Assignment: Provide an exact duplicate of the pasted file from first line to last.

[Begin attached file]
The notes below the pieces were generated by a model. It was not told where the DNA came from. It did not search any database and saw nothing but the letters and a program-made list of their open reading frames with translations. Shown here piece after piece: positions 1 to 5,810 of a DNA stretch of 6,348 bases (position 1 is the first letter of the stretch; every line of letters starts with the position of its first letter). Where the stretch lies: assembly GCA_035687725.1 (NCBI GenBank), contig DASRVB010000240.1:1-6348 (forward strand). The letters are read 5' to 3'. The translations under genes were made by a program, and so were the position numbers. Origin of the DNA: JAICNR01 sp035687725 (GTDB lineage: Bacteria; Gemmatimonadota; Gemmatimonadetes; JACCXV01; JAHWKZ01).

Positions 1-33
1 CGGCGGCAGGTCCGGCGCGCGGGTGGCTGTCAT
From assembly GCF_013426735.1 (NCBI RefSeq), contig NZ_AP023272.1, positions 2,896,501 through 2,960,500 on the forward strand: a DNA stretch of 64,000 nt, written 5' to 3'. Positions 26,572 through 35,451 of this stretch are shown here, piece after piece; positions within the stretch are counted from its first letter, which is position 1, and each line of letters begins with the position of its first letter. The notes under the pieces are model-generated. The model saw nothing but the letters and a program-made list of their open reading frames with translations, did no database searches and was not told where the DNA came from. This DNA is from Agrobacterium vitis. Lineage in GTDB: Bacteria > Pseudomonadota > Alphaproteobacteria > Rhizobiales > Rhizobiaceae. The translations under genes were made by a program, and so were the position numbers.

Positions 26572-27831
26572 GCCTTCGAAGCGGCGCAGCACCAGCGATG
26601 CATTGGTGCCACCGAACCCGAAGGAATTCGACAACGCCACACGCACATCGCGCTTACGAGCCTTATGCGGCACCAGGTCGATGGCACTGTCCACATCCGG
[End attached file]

The notes below the pieces were generated by a model. It was not told where the DNA came from. It did not search any database and saw nothing but the letters and a program-made list of their open reading frames with translations. Shown here piece after piece: positions 1 to 5,810 of a DNA stretch of 6,348 bases (position 1 is the first letter of the stretch; every line of letters starts with the position of its first letter). Where the stretch lies: assembly GCA_035687725.1 (NCBI GenBank), contig DASRVB010000240.1:1-6348 (forward strand). The letters are read 5' to 3'. The translations under genes were made by a program, and so were the position numbers. Origin of the DNA: JAICNR01 sp035687725 (GTDB lineage: Bacteria; Gemmatimonadota; Gemmatimonadetes; JACCXV01; JAHWKZ01).

Positions 1-33
1 CGGCGGCAGGTCCGGCGCGCGGGTGGCTGTCAT
From assembly GCF_013426735.1 (NCBI RefSeq), contig NZ_AP023272.1, positions 2,896,501 through 2,960,500 on the forward strand: a DNA stretch of 64,000 nt, written 5' to 3'. Positions 26,572 through 35,451 of this stretch are shown here, piece after piece; positions within the stretch are counted from its first letter, which is position 1, and each line of letters begins with the position of its first letter. The notes under the pieces are model-generated. The model saw nothing but the letters and a program-made list of their open reading frames with translations, did no database searches and was not told where the DNA came from. This DNA is from Agrobacterium vitis. Lineage in GTDB: Bacteria > Pseudomonadota > Alphaproteobacteria > Rhizobiales > Rhizobiaceae. The translations under genes were made by a program, and so were the position numbers.

Positions 26572-27831
26572 GCCTTCGAAGCGGCGCAGCACCAGCGATG
26601 CATTGGTGCCACCGAACCCGAAGGAATTCGACAACGCCACACGCACATCGCGCTTACGAGCCTTATGCGGCACCAGGTCGATGGCACTGTCCACATCCGG